Angry Kenyans blame state's shaky security for terror attacks
As the camera moves shakily along Kenya’s grandest road, the Thika superhighway in Nairobi, it moves from a stopped bus with its windows blasted out to a line of people slumped on the pavement. A middle-aged woman with her skirt pulled up to show her bloodied legs looks around her for help. A few feet away a young man in a tracksuit is praying, arms aloft as he lies on the floor, his trousers shredded and smashed right leg hanging by a tendon next to him.
These shocking images of a bloody weekend of bus bombings in Kenya have been passed from mobile phone to mobile phone in the country. The victims were ordinary commuters in East Africa’s biggest city, supposedly on their way home on a Saturday afternoon along a road that is meant to symbolise Kenya’s progress as the region’s richest economy.
Whereas the spectacular assault on the upscale Westgate shopping mall last September caught international attention by targeting foreigners and wealthy Kenyans, a campaign of grenade attacks and improvised explosive devices in churches, on buses and at poorer shopping precincts has terrorised millions of ordinary Kenyans.
Four explosions in less than 48 hours in Kenya’s two largest cities – the capital, Nairobi, and the port city of Mombasa – have created an atmosphere of fear and anger.
The fear focuses on Somali Islamists, al-Shabab, which was blamed for the string of blasts that left at least seven people dead and more than 70 badly injured.
Target of anger
Although the militants and the wider Somali community have been the target of anger, the latest incidents have provoked many Kenyans into turning their rage on their government. The administration’s bombastic security promises and blanket crackdown on Somali immigrants in Kenya has been made to look impotent.
The first attack on Saturday May 3 saw a grenade detonated aboard a bus in Mombasa, and a second explosion followed near an upscale tourist hotel.
By the following afternoon when a double bus bombing shook the Thika highway leading out of Nairobi, the country’s busy social media was dominated by complaints about the absence of Uhuru Kenyatta, Kenya’s president. He was conducting a state visit to Nigeria but it was notable that his office felt sufficiently stung to get the Kenyan ambassador to issue a statement defending the trip.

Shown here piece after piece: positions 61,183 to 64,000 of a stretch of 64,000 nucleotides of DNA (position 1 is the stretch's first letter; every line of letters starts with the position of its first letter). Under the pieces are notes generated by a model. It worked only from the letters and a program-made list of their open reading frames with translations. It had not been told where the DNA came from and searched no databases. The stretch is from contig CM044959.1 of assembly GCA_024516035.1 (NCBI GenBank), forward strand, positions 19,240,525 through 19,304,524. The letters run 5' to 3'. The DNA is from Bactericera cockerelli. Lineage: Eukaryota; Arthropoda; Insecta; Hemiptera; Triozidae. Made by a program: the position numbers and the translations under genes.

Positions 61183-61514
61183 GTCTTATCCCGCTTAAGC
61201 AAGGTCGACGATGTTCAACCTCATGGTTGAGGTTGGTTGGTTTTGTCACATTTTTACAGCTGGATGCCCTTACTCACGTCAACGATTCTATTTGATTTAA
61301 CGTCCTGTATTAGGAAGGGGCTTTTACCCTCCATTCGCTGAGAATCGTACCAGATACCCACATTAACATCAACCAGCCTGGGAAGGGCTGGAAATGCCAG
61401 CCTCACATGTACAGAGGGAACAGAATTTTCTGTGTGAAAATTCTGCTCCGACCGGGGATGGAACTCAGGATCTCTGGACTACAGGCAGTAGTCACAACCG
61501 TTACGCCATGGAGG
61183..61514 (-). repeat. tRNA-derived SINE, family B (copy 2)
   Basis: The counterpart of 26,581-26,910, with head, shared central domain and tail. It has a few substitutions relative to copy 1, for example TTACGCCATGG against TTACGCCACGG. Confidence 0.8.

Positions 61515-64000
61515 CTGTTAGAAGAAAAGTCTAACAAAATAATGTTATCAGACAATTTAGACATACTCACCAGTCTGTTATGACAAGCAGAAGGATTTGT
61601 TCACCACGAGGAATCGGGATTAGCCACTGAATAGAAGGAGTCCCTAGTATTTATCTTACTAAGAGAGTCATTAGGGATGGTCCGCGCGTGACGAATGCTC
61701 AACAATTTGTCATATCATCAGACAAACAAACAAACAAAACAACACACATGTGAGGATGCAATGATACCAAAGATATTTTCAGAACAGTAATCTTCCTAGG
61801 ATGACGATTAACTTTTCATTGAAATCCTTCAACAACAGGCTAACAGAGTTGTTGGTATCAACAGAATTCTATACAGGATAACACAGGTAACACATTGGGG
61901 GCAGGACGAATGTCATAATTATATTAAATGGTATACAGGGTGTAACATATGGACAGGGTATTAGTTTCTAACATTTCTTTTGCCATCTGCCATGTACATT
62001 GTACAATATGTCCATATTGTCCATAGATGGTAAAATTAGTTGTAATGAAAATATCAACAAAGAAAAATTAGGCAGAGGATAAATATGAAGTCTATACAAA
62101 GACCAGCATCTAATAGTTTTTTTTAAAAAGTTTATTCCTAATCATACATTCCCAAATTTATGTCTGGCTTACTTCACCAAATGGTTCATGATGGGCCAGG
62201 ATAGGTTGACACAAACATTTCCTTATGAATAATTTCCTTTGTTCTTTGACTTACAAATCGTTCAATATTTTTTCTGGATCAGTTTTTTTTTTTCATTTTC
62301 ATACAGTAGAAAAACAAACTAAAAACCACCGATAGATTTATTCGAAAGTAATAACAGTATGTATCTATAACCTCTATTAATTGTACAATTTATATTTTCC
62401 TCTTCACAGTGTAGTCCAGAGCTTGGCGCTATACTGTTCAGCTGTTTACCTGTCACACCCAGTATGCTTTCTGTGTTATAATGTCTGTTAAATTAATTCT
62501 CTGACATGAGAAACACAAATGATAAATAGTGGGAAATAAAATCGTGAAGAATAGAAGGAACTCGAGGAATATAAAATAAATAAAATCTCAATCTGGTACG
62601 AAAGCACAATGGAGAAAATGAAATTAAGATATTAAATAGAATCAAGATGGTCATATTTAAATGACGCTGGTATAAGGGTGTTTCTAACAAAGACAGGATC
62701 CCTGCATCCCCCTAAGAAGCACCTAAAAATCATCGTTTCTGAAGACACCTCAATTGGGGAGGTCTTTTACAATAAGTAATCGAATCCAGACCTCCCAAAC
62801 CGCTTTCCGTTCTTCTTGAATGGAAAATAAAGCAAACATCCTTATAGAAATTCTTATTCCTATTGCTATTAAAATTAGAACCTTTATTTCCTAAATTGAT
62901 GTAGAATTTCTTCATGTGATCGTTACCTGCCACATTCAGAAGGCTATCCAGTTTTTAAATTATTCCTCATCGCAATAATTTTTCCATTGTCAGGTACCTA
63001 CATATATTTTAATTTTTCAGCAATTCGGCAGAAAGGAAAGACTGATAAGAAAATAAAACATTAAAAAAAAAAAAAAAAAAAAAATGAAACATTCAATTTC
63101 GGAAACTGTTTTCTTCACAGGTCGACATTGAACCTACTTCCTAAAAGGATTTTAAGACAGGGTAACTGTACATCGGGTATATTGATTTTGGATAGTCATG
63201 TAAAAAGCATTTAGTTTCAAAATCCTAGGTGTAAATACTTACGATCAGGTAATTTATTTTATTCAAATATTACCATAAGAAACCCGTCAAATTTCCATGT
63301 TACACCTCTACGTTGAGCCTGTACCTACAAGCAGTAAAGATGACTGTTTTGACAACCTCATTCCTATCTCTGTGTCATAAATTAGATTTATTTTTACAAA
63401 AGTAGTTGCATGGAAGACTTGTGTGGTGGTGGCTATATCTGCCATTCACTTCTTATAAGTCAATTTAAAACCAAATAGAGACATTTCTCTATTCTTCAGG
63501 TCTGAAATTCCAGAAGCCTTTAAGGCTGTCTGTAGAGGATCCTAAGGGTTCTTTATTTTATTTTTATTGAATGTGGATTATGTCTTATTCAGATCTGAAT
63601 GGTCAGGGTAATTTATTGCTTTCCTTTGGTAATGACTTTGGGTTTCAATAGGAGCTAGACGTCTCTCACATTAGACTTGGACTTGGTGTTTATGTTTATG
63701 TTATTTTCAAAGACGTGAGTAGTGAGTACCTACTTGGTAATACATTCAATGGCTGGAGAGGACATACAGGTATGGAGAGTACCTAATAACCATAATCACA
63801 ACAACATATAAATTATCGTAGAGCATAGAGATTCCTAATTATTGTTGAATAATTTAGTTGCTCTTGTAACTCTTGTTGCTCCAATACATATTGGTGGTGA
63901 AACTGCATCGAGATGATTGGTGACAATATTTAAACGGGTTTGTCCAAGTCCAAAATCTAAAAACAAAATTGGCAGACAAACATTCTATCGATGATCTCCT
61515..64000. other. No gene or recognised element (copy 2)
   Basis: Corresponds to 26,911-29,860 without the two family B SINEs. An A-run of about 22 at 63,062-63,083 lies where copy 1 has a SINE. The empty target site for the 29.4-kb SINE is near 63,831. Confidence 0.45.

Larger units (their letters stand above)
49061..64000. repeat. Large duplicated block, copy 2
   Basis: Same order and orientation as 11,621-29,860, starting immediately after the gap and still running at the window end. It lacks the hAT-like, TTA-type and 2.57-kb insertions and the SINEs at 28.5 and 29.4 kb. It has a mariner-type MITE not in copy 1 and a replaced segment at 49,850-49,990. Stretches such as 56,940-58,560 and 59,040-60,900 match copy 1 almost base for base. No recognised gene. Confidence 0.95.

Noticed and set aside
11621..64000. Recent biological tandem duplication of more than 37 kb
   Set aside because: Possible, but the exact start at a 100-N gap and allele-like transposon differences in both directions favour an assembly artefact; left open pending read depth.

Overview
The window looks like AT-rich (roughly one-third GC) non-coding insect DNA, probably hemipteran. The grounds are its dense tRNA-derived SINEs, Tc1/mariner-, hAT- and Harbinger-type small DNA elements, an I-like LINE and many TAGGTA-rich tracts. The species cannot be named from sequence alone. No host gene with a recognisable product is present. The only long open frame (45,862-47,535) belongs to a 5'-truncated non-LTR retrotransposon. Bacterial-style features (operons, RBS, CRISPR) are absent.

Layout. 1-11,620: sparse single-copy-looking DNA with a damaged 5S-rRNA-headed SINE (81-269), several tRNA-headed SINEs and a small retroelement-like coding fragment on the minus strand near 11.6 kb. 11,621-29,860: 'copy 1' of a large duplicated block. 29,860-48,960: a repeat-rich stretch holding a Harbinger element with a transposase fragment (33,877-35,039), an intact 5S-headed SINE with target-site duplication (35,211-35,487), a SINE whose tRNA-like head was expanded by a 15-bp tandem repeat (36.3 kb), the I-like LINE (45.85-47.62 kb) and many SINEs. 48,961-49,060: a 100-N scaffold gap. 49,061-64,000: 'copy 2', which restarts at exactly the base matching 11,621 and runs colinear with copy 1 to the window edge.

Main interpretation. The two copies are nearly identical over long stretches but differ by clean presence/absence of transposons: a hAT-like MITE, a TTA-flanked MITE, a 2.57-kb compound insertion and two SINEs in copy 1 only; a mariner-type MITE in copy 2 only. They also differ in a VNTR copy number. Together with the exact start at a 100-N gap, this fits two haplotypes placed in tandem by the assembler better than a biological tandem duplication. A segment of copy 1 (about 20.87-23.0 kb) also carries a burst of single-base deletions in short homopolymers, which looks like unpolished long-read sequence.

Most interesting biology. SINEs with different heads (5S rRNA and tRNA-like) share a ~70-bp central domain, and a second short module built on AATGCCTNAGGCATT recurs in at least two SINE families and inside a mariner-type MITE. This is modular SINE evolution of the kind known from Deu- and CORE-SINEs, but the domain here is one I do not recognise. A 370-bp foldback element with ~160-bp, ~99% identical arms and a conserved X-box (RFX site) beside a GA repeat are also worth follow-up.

The locals, sub-Saharan Africa’s third biggest users of social media, took to Twitter in their tens of thousands using the hashtag #SomeoneTellUhuruKenyatta to vent their anger. Three days after the Nairobi attack and despite a barrage of government assurances it was still the top trend in Kenya. Messages like this one from a user called Baba Tawnia were typical: “Corruption is what got us here. If we don’t tackle it YESTERDAY we are fighting a losing battle!”
The Kenyatta administration’s diet of tough talk against Somali refugees living in Kenya, combined with poor performance and corruption by security agencies, has attracted mounting criticism.
Calls for resignation
The clownish interior minister, Joseph Ole Lenku, whose office vowed in December to cut insecurity in Kenya by 80% in 100 days, is facing calls to resign.
A Kenyan parliamentary committee on Tuesday called for him to show he can be effective in fighting terrorism – or resign.
More than 1.5-million Somalis live in Kenya, with roughly one-third of that number having refugee status. Since the turn of the year Kenya has insisted that all refugees, some of whom had moved into towns and cities to find work, must be returned to overcrowded camps near the border with Somalia. Thousands of ethnic Somalis have been arrested in migrant sweeps condemned by human rights monitors.